1_Love Your Self as You Are Now_j2

Developing the practice of loving, cherishing, acknowledging and honoring our selves just exactly as we are right now. 

Love Your Self as You Are Right Now

You are entitled to love your self just exactly as you are
 right now!

Although I occasionally do stretch to attend milestone celebrations with my family or my friends, I generally avoid settings that involve groups of people or parties. Though this quirk of mine is sometimes hard for my friends and family to embrace, they've all come to accept that this is just what's so about me. Typically, they'll let me know about their events so that I can send my good wishes and my spirit-self to join them there. Then, because they know that I love celebrating their special moments with them one-to-one, we usually make such a plan close in time to the event.

I rarely go to any workshops – even when their plans seem tempting. Being in workshops listening to people (who are neither my close friends nor my clients) as they process even their richest personal material exhausts me.

Though I sometimes think about taking a class (tai chi, yoga, dance, Pilates), being plugged into time or having to be in synch with any outside schedule feels so noxious, I rarely make such a contract. Appointments with my clients, scheduled semi-monthly massages and my occasional acupuncture, chiropractic, doctor, dentist, and hair appointments are about all the being-plugged-into-time with which I can cope without irritation. For that very reason, any plans made with any of my women friends are always, and up to the last minutes, subject to change by either of us. That way we each can honor where and how we actually are on the day for which we've made the tentative plan.

Except for the solitary sort-of-traditional Thanksgiving meal and practice of giving gratitude that are part of my yearly birthday retreat, I don't celebrate the calendar holidays. Yet, I often do seem to be led into private spontaneous rituals in the weeks around the solstices and equinoxes. These rituals usually include cleansings: down-to-the-bone cleaning of my cottage, going through my stuff and my space and passing on or pitching out whatever is no longer actively a part of my life. Long solo hikes in the mountains usually figure in these rituals as well.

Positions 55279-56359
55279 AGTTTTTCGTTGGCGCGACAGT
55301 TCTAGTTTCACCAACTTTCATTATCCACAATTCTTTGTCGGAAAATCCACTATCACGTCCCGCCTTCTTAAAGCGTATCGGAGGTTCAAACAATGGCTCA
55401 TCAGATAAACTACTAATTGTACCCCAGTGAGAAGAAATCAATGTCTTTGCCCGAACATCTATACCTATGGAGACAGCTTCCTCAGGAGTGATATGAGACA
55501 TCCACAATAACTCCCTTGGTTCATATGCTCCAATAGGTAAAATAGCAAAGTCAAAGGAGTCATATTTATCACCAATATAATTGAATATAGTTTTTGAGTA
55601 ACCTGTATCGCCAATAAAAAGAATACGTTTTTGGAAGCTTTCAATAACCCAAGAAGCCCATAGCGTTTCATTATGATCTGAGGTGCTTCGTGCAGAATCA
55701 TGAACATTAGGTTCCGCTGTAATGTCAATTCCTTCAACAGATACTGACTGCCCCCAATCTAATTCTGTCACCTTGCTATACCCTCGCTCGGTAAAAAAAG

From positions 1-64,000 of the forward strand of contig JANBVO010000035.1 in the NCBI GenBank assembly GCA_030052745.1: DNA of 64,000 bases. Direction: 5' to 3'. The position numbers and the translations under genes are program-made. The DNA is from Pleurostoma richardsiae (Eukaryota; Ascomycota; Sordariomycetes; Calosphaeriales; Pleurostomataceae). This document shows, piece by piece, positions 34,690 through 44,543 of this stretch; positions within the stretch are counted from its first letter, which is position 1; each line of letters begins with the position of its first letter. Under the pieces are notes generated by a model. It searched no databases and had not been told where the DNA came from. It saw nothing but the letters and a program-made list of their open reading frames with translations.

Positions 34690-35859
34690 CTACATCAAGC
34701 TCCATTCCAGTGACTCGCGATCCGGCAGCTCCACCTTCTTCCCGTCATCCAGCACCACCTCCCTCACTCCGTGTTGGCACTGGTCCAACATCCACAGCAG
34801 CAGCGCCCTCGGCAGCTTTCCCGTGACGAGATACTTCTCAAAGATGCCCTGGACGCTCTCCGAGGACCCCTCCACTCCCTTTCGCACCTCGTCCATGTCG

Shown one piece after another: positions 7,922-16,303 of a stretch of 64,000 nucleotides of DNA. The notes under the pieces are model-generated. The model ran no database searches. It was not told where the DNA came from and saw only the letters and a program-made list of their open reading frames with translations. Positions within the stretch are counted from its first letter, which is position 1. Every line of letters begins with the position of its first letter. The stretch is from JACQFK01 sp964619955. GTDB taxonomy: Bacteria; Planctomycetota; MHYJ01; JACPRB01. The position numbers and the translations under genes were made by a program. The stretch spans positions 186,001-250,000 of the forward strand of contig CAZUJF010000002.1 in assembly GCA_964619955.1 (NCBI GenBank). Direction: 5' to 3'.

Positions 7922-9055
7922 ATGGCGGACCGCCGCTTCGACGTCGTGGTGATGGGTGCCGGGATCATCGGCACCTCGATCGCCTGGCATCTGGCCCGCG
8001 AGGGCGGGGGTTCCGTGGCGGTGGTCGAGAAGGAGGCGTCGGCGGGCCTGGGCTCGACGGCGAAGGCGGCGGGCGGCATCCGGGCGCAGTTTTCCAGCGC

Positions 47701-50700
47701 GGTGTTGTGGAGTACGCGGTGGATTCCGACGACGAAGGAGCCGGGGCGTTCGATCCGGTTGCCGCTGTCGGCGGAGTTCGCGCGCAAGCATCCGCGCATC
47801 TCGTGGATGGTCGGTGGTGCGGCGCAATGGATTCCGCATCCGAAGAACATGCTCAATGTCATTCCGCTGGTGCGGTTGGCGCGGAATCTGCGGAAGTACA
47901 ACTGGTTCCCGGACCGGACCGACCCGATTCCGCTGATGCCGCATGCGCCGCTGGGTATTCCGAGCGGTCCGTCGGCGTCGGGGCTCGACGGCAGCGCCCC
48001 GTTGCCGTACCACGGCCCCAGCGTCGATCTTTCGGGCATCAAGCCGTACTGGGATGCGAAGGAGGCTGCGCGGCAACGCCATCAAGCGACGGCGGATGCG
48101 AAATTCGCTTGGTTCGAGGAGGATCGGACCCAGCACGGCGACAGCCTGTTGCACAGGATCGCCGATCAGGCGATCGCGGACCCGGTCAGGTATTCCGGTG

My celebrations of the Jewish holidays are typically limited to sending loving cards to my family and to my Jewish friends. Except for Passover. Then, I join a gathering of lesbian-feminists and their children for an annual Seder that has a 22-year history. (I've been a part of this somewhat non-traditional tradition for many of those years.) There, every year during our Seder, we each take a turn responding intimately and personally to that year's reflective question about our lives. Though I see most of these women only that once each year, we've become a tribe, an extended family-of-choice rather than a group. That makes this particular being-together feel nourishing to me.

For many years now, I've gone on silent retreat (in my own space) for my actual birthday, choosing not to share that day with anyone but my own various inner selves. Still, I love getting cards and phone messages celebrating me on my birthday on that day. So, I do go out to the post office to gather the cards. And, I do turn up the volume on the answering machine to hear birthday messages in the middle of my otherwise silent time. I love hearing what my friends wish for me and how they feel about me. I love being able to hear all that without having to engage, that day, in any conversations that are focused on anything or anyone but me.

Being given gifts is not my thing either (much to the consternation of some of my friends). I already have just about all the stuff in my little cottage that I can manage to care for, to keep track of or that I might want. Still, some of my friends won't be restrained by my preferences. They offer me presents knowing that I may not accept them or that I may quickly pass them on. Some of my friends even manage to find things that surprisingly delight me, after all. Some of them tell me what they would have gotten for me if they didn't know about my feeling that presents are often added burdens. I love when they do that.

For more than 27 years, I've consciously chosen neither to be involved romantically nor sexually with anyone but my self. As the years have gone by, I've grown even more confirmed in these choices than I was when I first made them. I've come home to my truest self, finally honoring my nature as a solitary. I find solitude enchanting, nourishing, voluptuous, rich and delicious. I love the freedom and the open possibilities of having only my own energies around me on a daily basis.

I neither miss nor yearn for a sexual, romantic or daily relationship.  Rather, I love and revel in the intimate, nurturing, ongoing sharing I do with my five or six closest women friends often by phone and when in person, usually out in the wild places. All of these luscious women are committed to their own deepening journeys. Much that challenges and stretches me/us happens in these intense and often giggle-filled sharings, these relationships of radical honesty. I'm grown by these relationships in ways that others seem to grow in partnering relationships.